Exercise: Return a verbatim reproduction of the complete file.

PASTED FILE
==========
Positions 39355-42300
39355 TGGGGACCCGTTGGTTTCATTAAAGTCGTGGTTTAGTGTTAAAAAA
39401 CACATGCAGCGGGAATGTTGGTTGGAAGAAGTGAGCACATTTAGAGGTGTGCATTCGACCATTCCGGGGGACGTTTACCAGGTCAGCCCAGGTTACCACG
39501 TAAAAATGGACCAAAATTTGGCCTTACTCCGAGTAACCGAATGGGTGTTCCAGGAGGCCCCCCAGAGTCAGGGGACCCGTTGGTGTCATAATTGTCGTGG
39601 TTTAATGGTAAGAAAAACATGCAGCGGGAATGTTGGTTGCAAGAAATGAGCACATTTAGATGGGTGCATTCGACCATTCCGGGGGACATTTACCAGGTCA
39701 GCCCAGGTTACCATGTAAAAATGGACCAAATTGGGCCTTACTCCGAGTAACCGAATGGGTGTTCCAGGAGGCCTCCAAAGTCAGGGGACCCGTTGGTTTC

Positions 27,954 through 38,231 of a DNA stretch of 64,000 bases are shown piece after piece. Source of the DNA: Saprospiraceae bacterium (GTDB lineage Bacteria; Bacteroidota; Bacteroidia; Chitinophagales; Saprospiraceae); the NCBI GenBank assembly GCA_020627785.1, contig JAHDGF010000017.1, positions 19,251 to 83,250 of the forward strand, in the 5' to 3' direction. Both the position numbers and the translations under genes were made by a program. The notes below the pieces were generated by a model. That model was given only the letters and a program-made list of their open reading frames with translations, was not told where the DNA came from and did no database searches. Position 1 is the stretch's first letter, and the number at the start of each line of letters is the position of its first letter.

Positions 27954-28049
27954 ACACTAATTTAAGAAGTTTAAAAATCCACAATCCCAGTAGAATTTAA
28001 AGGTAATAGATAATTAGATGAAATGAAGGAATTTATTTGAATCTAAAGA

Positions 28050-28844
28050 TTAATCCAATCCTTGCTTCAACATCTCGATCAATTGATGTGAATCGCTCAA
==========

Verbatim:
Positions 39355-42300
39355 TGGGGACCCGTTGGTTTCATTAAAGTCGTGGTTTAGTGTTAAAAAA
39401 CACATGCAGCGGGAATGTTGGTTGGAAGAAGTGAGCACATTTAGAGGTGTGCATTCGACCATTCCGGGGGACGTTTACCAGGTCAGCCCAGGTTACCACG
39501 TAAAAATGGACCAAAATTTGGCCTTACTCCGAGTAACCGAATGGGTGTTCCAGGAGGCCCCCCAGAGTCAGGGGACCCGTTGGTGTCATAATTGTCGTGG
39601 TTTAATGGTAAGAAAAACATGCAGCGGGAATGTTGGTTGCAAGAAATGAGCACATTTAGATGGGTGCATTCGACCATTCCGGGGGACATTTACCAGGTCA
39701 GCCCAGGTTACCATGTAAAAATGGACCAAATTGGGCCTTACTCCGAGTAACCGAATGGGTGTTCCAGGAGGCCTCCAAAGTCAGGGGACCCGTTGGTTTC

Positions 27,954 through 38,231 of a DNA stretch of 64,000 bases are shown piece after piece. Source of the DNA: Saprospiraceae bacterium (GTDB lineage Bacteria; Bacteroidota; Bacteroidia; Chitinophagales; Saprospiraceae); the NCBI GenBank assembly GCA_020627785.1, contig JAHDGF010000017.1, positions 19,251 to 83,250 of the forward strand, in the 5' to 3' direction. Both the position numbers and the translations under genes were made by a program. The notes below the pieces were generated by a model. That model was given only the letters and a program-made list of their open reading frames with translations, was not told where the DNA came from and did no database searches. Position 1 is the stretch's first letter, and the number at the start of each line of letters is the position of its first letter.

Positions 27954-28049
27954 ACACTAATTTAAGAAGTTTAAAAATCCACAATCCCAGTAGAATTTAA
28001 AGGTAATAGATAATTAGATGAAATGAAGGAATTTATTTGAATCTAAAGA

Positions 28050-28844
28050 TTAATCCAATCCTTGCTTCAACATCTCGATCAATTGATGTGAATCGCTCAA